If you're interested in more information just on how do I discern what's a primary doctrine, what's a secondary doctrine? What's a tertiary doctrine? There's a great book called Finding the Right Hills to Die on by Gavin Ortlund. It's a pretty short book. It's under 200 pages, but it just goes through why is it important that we have unity over primary doctrines, and then what do you do with secondary and tertiary issues? So highly recommend that book.
Now, just as a brief overview before we dive into decisions based on baptism, I think a lot of times within the Christian community there's a confusion over what the different modes of baptism are and what people believe. Now I'm not going to go into an extensive teaching on the different forms of baptism, but we will link some articles in the show notes if you want to do some more research on this on your own. But just as a really quick overview, the two main forms of baptism that are used within Protestant denominations are infant baptism, also known as pedobaptism and adult baptism, which is also known as believers baptism or credobaptism.
Now, these two forms of baptism Christians view as symbolizing two very different things. So most Protestants who adhere to infant baptism, they view it as the New Testament equivalent of Old Testament circumcision. Now, there's a lot of confusion sometimes over this that sometimes Christians who adhere to adult baptism think that those who practice infant baptism think that somehow the child is saved through that baptism, where that's not what most Protestants who practice infant baptism believe. Most Protestants who practice infant baptism, they don't view it as saving the child, but they view it as symbolically bringing a child into the covenant community of faith. Just as in the Old Testament circumcision would symbolically bring a child into the covenant community of faith.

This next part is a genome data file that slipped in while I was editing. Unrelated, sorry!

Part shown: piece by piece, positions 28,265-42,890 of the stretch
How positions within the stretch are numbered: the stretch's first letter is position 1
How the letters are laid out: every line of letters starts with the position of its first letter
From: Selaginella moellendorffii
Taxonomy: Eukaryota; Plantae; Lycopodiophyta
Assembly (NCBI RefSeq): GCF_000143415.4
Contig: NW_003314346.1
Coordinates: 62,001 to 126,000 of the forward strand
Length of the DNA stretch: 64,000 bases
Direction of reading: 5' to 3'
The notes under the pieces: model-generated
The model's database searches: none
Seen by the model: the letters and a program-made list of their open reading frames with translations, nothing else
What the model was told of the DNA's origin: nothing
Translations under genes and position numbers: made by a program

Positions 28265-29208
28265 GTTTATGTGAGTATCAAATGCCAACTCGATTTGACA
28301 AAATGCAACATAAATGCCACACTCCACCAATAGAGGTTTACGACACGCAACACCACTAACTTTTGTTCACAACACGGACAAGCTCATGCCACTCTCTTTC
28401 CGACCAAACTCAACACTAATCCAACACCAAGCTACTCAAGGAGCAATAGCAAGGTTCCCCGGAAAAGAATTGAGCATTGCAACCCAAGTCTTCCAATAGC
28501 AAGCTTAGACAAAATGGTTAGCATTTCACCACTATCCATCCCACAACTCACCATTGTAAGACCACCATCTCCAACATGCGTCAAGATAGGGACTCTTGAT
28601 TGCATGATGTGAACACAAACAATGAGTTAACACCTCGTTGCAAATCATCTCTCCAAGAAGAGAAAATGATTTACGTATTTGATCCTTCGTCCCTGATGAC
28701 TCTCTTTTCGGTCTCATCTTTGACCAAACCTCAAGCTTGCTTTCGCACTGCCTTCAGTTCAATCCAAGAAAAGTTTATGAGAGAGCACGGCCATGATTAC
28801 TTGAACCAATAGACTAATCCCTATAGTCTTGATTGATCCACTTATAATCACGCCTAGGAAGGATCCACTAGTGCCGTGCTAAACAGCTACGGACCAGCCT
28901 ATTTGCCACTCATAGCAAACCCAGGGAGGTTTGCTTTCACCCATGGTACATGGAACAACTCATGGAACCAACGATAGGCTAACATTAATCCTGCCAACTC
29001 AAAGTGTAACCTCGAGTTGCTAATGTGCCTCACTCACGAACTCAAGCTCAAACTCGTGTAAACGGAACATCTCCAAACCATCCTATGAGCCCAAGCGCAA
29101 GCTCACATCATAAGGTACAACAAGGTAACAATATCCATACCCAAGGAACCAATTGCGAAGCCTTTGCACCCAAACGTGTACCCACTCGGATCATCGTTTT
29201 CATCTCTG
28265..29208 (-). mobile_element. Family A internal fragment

Now, for those Protestants who adhere to believers baptism, they tend to view it as an outward symbol of inward regeneration of being born again. They don't view it as baptism, saving someone, but as a symbolic representation of a person's death, burial and resurrection to new life in Christ. So both those who practice infant baptism and those who practice believers baptism view it symbolically, but they view it representing a different symbol. Again, in the show notes, we'll send links to more helpful articles on this topic.
Now, the question had to do with animosity in families over different forms of baptism, and then how to make sure if a child is ready for baptism. So first, looking at animosity between families, and that's such a hard thing and that's such a difficult thing, especially when it's over some area that has to do specifically with the Christian life. So my encouragement to the person who wrote into this with this question, along with anybody else who's struggling with animosity and families over some decision that you've made with your children is that you can be faithful to God's call to be tenderhearted and forgiving of one another, to model Christ's love by listening to your family, by asking questions on their perspective, by listening to them and thanking them for sharing their perspective. You can very intentionally model Christ's love in this way.
As the parents of your children. Ultimately, God has put you and your spouse in authority over your children. He has not given that primary responsibility to your parents or to your in-laws or to your siblings or to anybody else. He's given you that primary responsibility. So ultimately, the baptism decision will come down to the decision that you and your spouse have made, and you need to make sure that that decision is based on your understanding of scripture and your conscience.